Attorneys Brian Kaveney and Tod Stephens Featured in Super Lawyers Magazine

December 1, 2016 Media Coverage

Armstrong Teasdale partner Brian Kaveney, leader of the firm’s Industrial Security practice, was featured in the 2016 edition of Missouri/Kansas Super Lawyers magazine highlighting his role in the formation of the firm’s security clearance practice. Nine years ago, Brian recognized the need companies had for guidance in getting and maintaining security clearances for defense and other government contracts. Using his background and training as a U.S. Marine infantry captain, writer and researcher for the Secretary of the Navy’s office, he built the practice into an internationally respected business.

In the article Brian discusses the dramatic shifts the world has seen since the practice’s inception, including Edward Snowden’s leaks of classified documents and the Washington Navy Yard shooting in 2013, and how the practice has evolved in response. “The issues that need to be identified early on have increased, and the consequences have gotten far graver.”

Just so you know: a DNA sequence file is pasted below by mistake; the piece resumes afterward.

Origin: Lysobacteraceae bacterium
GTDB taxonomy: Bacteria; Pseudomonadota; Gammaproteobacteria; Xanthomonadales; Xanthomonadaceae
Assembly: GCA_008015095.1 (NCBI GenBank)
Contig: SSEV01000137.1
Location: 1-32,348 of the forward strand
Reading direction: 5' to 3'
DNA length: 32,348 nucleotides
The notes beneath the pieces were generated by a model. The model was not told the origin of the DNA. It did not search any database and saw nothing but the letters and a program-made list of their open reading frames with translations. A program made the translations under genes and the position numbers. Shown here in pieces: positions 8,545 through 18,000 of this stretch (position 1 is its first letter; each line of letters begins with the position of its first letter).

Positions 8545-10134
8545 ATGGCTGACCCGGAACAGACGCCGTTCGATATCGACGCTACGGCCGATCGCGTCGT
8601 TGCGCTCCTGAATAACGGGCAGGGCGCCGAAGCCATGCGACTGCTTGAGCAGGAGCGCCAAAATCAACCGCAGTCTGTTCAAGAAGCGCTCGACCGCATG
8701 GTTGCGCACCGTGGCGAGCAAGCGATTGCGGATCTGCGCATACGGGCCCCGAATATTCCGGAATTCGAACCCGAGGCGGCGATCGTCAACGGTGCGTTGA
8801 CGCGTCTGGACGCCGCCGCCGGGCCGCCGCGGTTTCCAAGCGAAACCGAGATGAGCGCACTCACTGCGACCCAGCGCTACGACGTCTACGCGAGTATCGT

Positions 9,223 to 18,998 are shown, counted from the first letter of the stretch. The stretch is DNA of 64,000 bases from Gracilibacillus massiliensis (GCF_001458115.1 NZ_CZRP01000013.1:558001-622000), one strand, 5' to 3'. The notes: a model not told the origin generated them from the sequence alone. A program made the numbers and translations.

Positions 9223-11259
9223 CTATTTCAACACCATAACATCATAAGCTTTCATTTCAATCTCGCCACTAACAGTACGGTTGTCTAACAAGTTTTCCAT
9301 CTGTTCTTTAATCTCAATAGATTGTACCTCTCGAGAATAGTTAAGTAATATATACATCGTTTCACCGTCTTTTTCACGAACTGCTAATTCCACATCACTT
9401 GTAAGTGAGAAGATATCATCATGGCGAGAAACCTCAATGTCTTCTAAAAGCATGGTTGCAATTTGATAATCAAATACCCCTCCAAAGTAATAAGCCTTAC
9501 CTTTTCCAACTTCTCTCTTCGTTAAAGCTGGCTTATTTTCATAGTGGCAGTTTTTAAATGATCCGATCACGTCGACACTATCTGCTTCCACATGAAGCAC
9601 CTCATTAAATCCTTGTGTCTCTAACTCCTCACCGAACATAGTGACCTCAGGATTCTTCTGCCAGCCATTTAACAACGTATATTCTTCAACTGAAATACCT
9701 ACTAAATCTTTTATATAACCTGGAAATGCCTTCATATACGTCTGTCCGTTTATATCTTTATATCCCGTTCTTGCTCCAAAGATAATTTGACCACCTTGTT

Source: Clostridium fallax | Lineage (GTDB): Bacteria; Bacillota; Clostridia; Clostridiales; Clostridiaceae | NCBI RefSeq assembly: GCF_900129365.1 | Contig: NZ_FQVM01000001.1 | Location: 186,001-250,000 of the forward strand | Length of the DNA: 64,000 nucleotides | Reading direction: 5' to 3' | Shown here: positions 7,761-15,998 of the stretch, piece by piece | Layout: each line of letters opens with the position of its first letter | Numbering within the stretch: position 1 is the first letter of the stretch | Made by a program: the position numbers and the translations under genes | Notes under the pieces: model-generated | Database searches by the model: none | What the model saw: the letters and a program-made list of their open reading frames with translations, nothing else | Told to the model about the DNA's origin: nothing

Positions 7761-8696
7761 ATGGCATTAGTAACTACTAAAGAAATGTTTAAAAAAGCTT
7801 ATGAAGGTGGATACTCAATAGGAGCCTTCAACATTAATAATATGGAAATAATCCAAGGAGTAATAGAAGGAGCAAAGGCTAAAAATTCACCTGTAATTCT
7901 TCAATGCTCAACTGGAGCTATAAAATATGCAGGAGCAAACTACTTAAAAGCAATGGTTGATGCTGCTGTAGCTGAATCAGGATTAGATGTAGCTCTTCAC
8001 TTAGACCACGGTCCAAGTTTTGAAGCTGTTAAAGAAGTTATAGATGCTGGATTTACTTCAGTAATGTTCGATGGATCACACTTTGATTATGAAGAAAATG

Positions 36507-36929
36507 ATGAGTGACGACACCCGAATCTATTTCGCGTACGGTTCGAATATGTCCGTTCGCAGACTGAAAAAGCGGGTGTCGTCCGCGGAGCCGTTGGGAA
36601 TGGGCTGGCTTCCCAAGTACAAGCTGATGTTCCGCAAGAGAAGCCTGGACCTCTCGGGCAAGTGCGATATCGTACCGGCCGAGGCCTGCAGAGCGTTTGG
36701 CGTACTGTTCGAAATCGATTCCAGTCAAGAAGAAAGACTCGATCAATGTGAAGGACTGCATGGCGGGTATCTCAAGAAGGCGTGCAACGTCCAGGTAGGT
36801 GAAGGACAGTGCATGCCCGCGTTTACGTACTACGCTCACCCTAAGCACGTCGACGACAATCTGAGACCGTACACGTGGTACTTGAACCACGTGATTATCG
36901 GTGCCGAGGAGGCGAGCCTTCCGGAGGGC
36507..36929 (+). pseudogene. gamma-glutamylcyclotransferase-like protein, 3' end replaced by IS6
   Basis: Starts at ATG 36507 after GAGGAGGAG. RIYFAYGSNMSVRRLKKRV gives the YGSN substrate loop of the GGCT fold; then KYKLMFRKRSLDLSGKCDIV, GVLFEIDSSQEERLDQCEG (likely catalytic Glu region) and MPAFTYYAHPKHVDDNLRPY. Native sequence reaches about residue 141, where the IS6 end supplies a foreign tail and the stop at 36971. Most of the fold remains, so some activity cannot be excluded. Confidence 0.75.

Focusing on both litigation and security clearance matters, Brian employs a disciplined approach advocating strong prevention programs and collaboration to avoid litigation and costly delays. Brian’s experience includes legal compliance, internal investigations and defense of government actions. When possible, he employs a collaborative approach with the U.S. government, focusing on cost-effective solutions to save clients time, money and reputational harm.

Also mentioned in the article is Litigation associate Tod Stephens, a former Army infantry officer and West Point graduate who served three years in Iraq and earned numerous recognitions, including the Bronze Star for Valor and the Purple Heart. In the area of security and facility clearance law, Tod guides businesses in the resolution of defense industry compliance challenges.

“You talk about those calls we get where our adrenaline is absolutely pumping because we know the consequences,” Brian said. “There’s really no other way to say it than we feel like we have skin in the game.”

To read the full article, visit